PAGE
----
Public outcry strikes chord: TransLink schedules new United Boulevard Extension (UBE) public info session

Public outcry over an inadequate consultation process and poor information flow surrounding the proposed United Boulevard Extension (UBE) appears to have struck a chord with TransLink.

TransLink has announced that an additional UBE public information session will now be held on December 7th at the Justice Institute in New Westminster.

The details, as provided by TransLink, are as follows:

Presentation and discussion session 6:00 P.M.* to 8:30 P.M.

At the Justice Institute
715 McBride Boulevard
New Westminster

*Presentation in the Theatre begins at 6:45 P.M., followed by a discussion.

Although we applaud TransLink for recognizing that the previous session at the JI was not well received by the public, we would also like to see a commitment by TransLink and the City of New Westminster to a full and open discussion at the December 7th session along with a commitment to provide full information on the subject.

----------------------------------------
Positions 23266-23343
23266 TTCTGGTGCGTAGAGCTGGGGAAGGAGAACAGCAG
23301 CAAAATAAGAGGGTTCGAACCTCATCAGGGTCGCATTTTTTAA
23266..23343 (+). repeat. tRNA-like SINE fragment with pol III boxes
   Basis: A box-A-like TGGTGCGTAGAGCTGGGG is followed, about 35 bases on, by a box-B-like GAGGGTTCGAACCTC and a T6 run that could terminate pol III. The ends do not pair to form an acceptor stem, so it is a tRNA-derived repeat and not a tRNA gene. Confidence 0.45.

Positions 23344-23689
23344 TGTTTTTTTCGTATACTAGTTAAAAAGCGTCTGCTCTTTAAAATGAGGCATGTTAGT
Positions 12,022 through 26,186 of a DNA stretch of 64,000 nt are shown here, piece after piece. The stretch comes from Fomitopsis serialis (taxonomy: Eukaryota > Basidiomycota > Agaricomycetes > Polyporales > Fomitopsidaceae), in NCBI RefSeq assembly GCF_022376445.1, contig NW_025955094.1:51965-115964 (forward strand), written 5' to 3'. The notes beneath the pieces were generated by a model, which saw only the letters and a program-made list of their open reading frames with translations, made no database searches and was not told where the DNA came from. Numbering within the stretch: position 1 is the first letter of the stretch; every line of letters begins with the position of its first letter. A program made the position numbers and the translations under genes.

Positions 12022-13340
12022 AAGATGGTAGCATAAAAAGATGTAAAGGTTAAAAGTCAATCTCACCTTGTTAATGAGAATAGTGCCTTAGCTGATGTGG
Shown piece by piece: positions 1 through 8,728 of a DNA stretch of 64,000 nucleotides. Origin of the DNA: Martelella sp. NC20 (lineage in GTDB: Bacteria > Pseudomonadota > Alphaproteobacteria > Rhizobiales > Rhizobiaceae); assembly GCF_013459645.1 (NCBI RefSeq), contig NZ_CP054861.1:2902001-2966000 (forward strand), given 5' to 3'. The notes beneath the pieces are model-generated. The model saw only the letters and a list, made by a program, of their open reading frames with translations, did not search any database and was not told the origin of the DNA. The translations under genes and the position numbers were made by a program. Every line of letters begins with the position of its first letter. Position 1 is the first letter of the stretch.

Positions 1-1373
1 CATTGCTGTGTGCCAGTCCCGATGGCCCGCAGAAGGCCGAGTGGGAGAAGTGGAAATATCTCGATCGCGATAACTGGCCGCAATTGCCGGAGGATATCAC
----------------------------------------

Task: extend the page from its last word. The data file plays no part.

We recognize that TransLink and the City of New Westminster have different mandates and functions. However, New Westminster is a member of TransLink, and for one party to feign ignorance of the activities of the other is simply not acceptable to the public.

We are also aware that subsequent to the last UBE session New Westminster expressed its desire to have three of the proposed options removed.

However, shouldn’t the options presented to the public at the last session have been agreed to by the two parties prior to the public meeting?

As a number of people have commented, the last session at the JI was characterized by chaos, confusion and political point scoring. New Westminster’s intrepid mayor even weighed in and called the meeting a “donnybrook.”

For the December 7th session we recommend that the City make it very clear which UBE options it will and will not entertain.

The City should also make clear what its intentions are regarding a Waste to Energy site in the Braid Industrial Area.

And although we are very aware that a decision has not yet been made by the Province regarding a solid waste management strategy for the Metro region, we do not want to see a repeat of the last Waste to Energy initiative for the Braid Industrial Area which saw New Westminster residents misled by the City as to City’s position and intentions on the issue.